so, he instructs us to begin practicing on each other. several of the female students and i began working on each other. we quickly noticed a big problem: breasts. first off, when breasts are bound up in a tight-fitting sports bra, they don't move a whole lot. you can't really separate them, lift them, or otherwise get them out of the way without getting bound up and/or stuck in the elastic of the fabric. so, we tried to feel for the pmi around them. no luck. we tried to find the pmi on ourselves (so as not to have to molest our lab partners); again, no luck. at the 4th and 5th intercostal spaces (the areas between the fourth and fifth ribs), there is, in many of us, simply too much tissue to get anywhere near the breastbone. we were stumped. so, we did what any normal group of students would do: we called over one of our professors to ask for help.

the professor, upon hearing our question, turned bright red. by this point in the day (we'd had 5 hours of lecture already), i was too tired to censor myself, so i said, "haven't you seen like a million breasts in clinical practice? what's the big deal?" he stammered a bit and then said that it's different when it comes to students. what's different? i thought, my breasts? but fortunately, i bit my tongue before the questions came out of my mouth. essentially, we got no answer from him as to how to perform the exam properly. we were only given the impression that, in a room full of 80 students and a dozen faculty, the men were still afraid that someone would claim inappropriate behavior if they demonstrated on us.

after class, a bunch of us gathered and began talking about the experience. now i, having been a women's college graduate, really have no problem with breasts. (they're breasts, people! i wanted to shout. parts are parts!) in fact, as a medical student, after having seen cadavers and the like, i really don't have a problem with any body parts. but i also recognize that i am not everyone. some of my closest friends here are muslim. as such, they cannot remove their t-shirts in lab because we're in a co-ed lab. i asked one of them why the school did not offer her a separate lab session; apparently, one of the other medical schools kicked a muslim student out of school because she requested this. (can they do that?!?!? isn't that against our civil rights or something?!?!?)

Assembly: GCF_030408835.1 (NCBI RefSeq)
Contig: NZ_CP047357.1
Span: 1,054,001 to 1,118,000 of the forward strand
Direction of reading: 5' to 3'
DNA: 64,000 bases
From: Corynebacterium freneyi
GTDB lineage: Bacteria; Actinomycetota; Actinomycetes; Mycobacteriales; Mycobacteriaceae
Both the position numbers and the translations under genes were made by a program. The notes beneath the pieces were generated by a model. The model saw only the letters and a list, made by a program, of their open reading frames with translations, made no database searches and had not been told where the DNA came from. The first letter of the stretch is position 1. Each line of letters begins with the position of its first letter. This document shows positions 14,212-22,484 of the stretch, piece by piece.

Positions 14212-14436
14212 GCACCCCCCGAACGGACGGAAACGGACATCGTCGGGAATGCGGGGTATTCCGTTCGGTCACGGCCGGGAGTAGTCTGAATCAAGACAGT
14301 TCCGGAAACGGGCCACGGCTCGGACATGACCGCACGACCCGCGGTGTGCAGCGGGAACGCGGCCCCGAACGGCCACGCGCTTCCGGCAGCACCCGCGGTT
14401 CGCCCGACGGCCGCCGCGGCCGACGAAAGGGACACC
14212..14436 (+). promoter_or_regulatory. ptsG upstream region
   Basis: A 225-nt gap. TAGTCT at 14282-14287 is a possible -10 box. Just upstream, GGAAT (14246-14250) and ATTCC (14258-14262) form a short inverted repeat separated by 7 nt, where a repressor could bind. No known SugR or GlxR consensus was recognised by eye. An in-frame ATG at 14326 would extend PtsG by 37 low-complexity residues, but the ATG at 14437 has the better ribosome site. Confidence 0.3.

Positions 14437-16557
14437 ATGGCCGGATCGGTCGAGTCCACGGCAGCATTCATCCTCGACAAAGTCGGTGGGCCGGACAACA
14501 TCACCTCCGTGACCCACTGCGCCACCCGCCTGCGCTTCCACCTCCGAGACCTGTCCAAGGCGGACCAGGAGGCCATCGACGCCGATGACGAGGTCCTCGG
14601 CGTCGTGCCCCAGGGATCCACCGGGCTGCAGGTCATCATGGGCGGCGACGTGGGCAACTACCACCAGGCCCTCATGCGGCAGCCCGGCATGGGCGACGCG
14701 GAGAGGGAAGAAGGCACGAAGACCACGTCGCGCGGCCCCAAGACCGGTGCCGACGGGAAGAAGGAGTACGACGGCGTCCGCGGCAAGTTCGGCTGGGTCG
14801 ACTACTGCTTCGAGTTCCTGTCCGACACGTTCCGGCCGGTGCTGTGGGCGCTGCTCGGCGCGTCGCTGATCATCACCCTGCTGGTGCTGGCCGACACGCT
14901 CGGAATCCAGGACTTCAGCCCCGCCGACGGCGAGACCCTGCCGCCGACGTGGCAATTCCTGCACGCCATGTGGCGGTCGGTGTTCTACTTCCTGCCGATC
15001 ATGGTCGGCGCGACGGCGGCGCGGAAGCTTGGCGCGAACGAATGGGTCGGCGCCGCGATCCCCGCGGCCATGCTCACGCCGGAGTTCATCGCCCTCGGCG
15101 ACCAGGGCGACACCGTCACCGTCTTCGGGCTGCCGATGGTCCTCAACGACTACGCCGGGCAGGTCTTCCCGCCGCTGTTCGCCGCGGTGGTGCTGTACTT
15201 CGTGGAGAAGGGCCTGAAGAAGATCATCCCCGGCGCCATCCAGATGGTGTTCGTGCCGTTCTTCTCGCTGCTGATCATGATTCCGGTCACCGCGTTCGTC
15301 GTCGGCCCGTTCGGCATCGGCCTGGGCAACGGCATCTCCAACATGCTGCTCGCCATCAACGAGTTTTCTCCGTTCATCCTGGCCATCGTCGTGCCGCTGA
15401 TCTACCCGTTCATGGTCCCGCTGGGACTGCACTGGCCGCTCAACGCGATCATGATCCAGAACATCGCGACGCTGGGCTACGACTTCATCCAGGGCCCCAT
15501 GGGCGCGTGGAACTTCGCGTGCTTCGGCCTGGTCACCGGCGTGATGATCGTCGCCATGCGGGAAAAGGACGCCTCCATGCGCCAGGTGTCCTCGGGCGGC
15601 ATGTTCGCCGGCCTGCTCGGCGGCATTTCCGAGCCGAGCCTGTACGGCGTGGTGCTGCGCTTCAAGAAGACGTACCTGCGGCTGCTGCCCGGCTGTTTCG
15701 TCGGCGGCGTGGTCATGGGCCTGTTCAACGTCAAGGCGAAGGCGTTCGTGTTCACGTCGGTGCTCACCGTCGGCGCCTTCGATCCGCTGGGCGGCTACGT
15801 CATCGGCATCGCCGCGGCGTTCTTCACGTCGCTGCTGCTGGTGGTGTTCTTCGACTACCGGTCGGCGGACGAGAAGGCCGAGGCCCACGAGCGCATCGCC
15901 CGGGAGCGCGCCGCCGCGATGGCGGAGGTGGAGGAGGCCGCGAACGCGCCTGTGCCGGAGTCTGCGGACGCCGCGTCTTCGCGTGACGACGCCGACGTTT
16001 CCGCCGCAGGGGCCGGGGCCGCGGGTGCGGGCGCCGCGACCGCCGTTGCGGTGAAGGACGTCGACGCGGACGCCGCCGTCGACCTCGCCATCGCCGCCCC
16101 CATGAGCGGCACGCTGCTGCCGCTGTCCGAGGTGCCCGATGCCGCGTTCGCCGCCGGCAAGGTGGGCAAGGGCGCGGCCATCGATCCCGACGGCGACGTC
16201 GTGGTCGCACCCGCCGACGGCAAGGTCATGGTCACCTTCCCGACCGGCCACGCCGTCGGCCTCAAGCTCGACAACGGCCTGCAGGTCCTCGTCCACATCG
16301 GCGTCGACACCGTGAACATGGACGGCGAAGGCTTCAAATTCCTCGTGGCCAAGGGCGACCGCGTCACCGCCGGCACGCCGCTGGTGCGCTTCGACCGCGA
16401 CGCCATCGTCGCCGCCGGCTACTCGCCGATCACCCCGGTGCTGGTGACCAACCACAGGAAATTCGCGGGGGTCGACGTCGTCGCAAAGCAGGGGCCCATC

is it 1950 again?

needless to say, i am angry. part of me wants to go to the next lab braless, but i have a feeling that'd give half the old guys heart attacks, and then i'd actually have to *use* the new cpr skills i just learned and...well...i'm not ready for that. i did end up emailing one of the professors and asking him to address the issue at the next session, but he hasn't replied to my message. am i surprised? no.

so, what is a girl to do? you might ask. for starters, never call a female over the age of 18 a girl. or honey for that matter. as for my solution? i scraped up my pennies and joined now.

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a little disclaimer...

i'm a medical student. just a student. so please, don't take anything i say too seriously. remember that i was an english literature major as an undergrad, so there is much fiction to be found in these pages. do you think i'm telling a story about you or your illness? more likely, you're tapping into my sense of "everyman"--that is, your story resonates with what i write here because it's not so uncommon after all. need help? please, please go see your physician. <--i'm not her. yet. ;-)